Researchers discover chemical messenger that instructs tissue cells to become aggressive

notch-signalling
The findings of the publication identify the chemical messenger that drives the expansion of destructive tissue in joints

A University of Birmingham team involving members of the Rheumatology Research Group (Professor Christopher Buckley, Professor Karim Raza, Dr Adam Croft, Dr Jennifer Marshall and Dr Andrew Filer) have established that a chemical messenger released by blood vessels instructs tissue cells to become aggressive and destroy joints, a classic symptom of rheumatoid arthritis.

Rheumatoid arthritis is a disease in which tissues of the joint become inflamed and swollen. Why synovial tissue – thin connective tissue that makes up the membranes surrounding joints – expands and how this leads to joint damage has remained unclear, despite there being remarkably effective drugs, such as anti-TNF (tumor necrosis factor), that suppress the disease activity.

The findings of the new publication in collaboration with colleagues in Boston USA, identify the chemical messenger that drives the expansion of destructive tissue in joints called NOTCH3, this molecule is being investigated as a target for the potential use of anti-cancer drugs, as it is overexpressed in several types of cancers. It is hoped that it might be possible to repurpose this drug to treat arthritis.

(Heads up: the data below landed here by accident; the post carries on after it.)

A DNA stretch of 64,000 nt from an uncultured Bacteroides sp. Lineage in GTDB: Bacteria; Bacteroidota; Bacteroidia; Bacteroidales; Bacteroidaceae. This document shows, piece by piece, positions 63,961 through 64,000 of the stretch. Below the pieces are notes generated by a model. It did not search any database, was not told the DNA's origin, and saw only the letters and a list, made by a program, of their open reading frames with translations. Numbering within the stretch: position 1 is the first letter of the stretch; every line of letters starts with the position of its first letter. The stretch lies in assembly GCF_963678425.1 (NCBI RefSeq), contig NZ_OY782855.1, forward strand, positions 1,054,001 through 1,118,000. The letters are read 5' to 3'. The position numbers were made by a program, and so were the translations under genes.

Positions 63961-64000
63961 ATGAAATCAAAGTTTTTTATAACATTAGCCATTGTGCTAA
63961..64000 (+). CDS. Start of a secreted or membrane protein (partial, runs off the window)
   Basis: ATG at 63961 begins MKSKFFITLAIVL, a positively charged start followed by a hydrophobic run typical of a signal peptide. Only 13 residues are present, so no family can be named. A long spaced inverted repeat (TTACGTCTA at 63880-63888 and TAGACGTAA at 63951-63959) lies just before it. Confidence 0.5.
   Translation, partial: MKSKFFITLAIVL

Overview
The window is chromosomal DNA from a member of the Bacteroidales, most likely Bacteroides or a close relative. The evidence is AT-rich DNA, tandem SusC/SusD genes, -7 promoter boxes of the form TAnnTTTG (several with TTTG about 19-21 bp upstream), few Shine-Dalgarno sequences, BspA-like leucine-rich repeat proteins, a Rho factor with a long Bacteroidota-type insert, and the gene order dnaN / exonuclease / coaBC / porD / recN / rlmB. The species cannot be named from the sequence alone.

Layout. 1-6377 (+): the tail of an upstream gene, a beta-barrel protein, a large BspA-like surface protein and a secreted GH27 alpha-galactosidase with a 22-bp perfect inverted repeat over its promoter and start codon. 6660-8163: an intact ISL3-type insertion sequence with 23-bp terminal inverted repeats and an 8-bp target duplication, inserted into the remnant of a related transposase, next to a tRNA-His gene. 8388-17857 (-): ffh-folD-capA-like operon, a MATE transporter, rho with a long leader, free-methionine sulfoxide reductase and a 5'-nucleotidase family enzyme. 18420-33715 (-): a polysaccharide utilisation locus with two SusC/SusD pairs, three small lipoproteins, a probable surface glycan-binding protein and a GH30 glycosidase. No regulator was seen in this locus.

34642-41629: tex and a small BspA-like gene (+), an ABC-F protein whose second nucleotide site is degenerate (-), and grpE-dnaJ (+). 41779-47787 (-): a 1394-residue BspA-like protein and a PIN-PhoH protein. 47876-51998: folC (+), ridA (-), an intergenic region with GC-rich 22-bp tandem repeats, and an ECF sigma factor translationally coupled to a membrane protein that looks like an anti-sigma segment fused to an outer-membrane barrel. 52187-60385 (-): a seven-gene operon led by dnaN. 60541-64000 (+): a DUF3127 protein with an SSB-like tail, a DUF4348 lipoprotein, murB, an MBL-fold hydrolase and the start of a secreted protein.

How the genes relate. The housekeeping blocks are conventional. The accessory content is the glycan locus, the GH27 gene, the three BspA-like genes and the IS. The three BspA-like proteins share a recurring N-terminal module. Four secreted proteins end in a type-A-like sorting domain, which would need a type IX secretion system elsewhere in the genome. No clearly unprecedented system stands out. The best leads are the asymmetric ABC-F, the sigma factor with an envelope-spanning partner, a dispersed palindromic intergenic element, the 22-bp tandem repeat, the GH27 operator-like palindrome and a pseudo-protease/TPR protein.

This research continues the studies led from Birmingham and with the same collaborators that were first described last year in Nature (Croft et al.) that fibroblasts, a key type of resident cell in the synovium, became expanded in rheumatoid arthritis.

Professor Buckley, Kennedy Professor of Translational Rheumatology at the University of Birmingham and Oxford, said: “The identification of NOTCH3 as a key regulator of tissue expansion in the joint and our findings that the degree of expansion relates to the degree of new blood vessel formation links the process of inflammation to angiogenesis (new blood vessel formation) and suggests that blocking NOTCH3 might work in human arthritis.

“It was not expected that NOTCH3, which plays an important role in brain development, would play such a key role in arthritis.”

Dr Adam Croft, NIHR Academic Clinical Lecturer in Rheumatology, added: “This study takes us a further step forward to developing therapies that target the bad fibroblasts in inflammatory joint disease.”

The University's Rheumatology Research Group will be further researching what factors lead to the breakdown of the lining layer in the synovium that sits above the expanded cells surrounding the blood vessels.

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